A Reminder That Tenders and RFPs Are Not Good For You
Earlier today, when checking my mail, I clicked on a job notification from one of the largest translation portals, before I realized it had 'tender' in the job title.
Guess what I did?
I hit 'back'.
I just don't do tenders.
This is not to say that tenders can absolutely never be good for you, because that just wouldn't be true, at least not in that kind of extreme degree.
However, tenders are simply not designed to be profitable to you, or profitable to both parties, i.e. balanced.
Tenders were designed the way the are with the goal of maximizing the buyer's interest.
Look at what the buyer does if buying via RFPs. The buyer sits back in a fluffy armchair and sips his tea just as the sellers enter the arena and bleed their blood, sweat and tears into the sun-scorched sand. Himself, he doesn't have to lift a finger in order to get the entire benefit of negotiation, i.e. the full, maximum benefit of the bargain.
And, no part of the system usually provides for any return of costs even if you 'win'. Yes, you hear me right. Your 'prize' is the opportunity to sell your normal or slightly upgraded services for your normal or somewhat (heavily) discounted prices. There is nothing like paying you for the costs of processing the paperwork. No man-hours, no postage fees, no nothing. I'm talking about the 'winner' here, mind you, not the poor souls who 'lost'.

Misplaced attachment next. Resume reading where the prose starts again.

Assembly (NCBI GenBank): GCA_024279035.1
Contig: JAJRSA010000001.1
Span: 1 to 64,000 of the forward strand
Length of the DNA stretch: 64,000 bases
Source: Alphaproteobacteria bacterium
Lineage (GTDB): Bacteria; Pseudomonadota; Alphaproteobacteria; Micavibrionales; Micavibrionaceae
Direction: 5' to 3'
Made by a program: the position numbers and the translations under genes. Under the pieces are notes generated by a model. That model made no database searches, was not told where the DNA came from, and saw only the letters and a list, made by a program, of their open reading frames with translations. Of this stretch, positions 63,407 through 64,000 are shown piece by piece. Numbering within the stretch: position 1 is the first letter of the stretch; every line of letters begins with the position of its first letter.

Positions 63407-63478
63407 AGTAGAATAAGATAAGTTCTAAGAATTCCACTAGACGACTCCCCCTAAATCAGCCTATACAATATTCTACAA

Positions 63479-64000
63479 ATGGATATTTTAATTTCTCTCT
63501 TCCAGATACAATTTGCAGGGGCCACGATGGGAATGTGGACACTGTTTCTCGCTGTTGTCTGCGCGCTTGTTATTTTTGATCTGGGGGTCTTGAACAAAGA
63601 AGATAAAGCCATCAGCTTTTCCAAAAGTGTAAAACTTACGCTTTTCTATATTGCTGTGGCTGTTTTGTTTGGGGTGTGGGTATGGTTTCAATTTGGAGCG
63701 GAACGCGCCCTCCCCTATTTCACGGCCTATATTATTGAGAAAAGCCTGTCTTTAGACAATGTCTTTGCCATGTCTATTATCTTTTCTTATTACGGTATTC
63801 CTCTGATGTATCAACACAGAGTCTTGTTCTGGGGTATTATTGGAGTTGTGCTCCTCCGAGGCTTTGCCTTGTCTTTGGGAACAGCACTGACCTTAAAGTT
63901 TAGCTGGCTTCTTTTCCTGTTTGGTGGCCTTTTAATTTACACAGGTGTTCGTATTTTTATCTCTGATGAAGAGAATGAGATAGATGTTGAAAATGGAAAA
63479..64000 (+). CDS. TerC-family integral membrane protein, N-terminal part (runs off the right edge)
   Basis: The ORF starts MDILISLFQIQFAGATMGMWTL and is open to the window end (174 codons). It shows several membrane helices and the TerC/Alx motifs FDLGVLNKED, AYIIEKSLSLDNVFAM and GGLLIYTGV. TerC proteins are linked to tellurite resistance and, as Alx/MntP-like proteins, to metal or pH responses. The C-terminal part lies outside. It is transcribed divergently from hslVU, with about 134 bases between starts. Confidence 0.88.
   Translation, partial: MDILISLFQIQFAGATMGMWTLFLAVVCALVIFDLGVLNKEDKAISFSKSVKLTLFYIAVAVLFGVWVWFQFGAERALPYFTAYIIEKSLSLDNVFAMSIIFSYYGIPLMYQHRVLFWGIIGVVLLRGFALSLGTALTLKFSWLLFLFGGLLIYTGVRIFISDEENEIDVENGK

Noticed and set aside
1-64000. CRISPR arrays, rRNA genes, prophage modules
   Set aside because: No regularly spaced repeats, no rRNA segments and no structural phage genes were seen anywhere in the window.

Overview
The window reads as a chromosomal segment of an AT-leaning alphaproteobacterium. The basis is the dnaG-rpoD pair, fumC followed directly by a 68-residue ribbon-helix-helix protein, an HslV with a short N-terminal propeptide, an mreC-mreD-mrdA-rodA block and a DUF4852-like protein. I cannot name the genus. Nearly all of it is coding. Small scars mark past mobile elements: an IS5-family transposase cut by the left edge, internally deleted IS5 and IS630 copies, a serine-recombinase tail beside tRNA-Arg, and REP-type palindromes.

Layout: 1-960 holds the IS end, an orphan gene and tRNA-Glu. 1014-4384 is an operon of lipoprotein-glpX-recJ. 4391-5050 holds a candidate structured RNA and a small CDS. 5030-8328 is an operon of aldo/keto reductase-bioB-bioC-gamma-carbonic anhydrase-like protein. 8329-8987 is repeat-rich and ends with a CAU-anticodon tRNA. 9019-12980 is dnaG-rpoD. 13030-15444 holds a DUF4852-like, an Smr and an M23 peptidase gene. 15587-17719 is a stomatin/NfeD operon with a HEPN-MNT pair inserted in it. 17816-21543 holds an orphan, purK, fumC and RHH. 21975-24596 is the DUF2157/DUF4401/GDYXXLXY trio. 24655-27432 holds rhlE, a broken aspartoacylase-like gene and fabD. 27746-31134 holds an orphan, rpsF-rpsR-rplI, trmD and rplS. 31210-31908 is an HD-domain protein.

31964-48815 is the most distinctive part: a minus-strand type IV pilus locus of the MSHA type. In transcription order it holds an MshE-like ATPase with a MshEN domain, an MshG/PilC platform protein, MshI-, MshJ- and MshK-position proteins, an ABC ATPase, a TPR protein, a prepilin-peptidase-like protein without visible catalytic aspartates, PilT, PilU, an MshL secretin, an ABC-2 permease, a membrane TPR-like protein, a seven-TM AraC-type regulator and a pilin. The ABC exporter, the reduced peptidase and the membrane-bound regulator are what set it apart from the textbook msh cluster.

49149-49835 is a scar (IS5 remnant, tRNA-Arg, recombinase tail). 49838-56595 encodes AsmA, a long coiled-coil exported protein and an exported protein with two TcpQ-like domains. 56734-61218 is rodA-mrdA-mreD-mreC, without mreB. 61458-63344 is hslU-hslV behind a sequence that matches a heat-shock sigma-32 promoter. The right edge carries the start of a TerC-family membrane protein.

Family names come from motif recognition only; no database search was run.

However, the poor souls who 'lost' may well be real winners in the end — they don't tie themselves up for months or years to come in what's a questionable deal from the beginning.
Chances are they will meet — and use — better opportunities in all that time.
Pretty much the only exception is when you are new to freelancing but not to translating, which means you don't have many clients yet and finding work is a problem but you do have the qualifications to win a tender without being the cheapest provider. Or when you have no alternatives, then it's basically a fact of life that you must reply to those RFPs and better not in vain, or you're going to starve. Or when you can benefit from price difference between the buyer's country and yours (possible if you live in a third-world country or even a second-world country like my own).
Like I said, the scope, the object of the tender is the provision of your services in the future, not the recovery of any costs you may have incurred in the past. The system is simply designed in such a way (which I might well say as a lawyer) that it doesn't give any specific thought to your cost or anything like that. It only gives thought to you not making any more profit than is absolutely inevitable.
Yes, you hear me right: The point of tenders and RFPs and all that is for you to not make any more profit than is absolutely unavoidable. The balance of the bargain is supposed to go over to the buyer, in whole.
That's the point of tenders.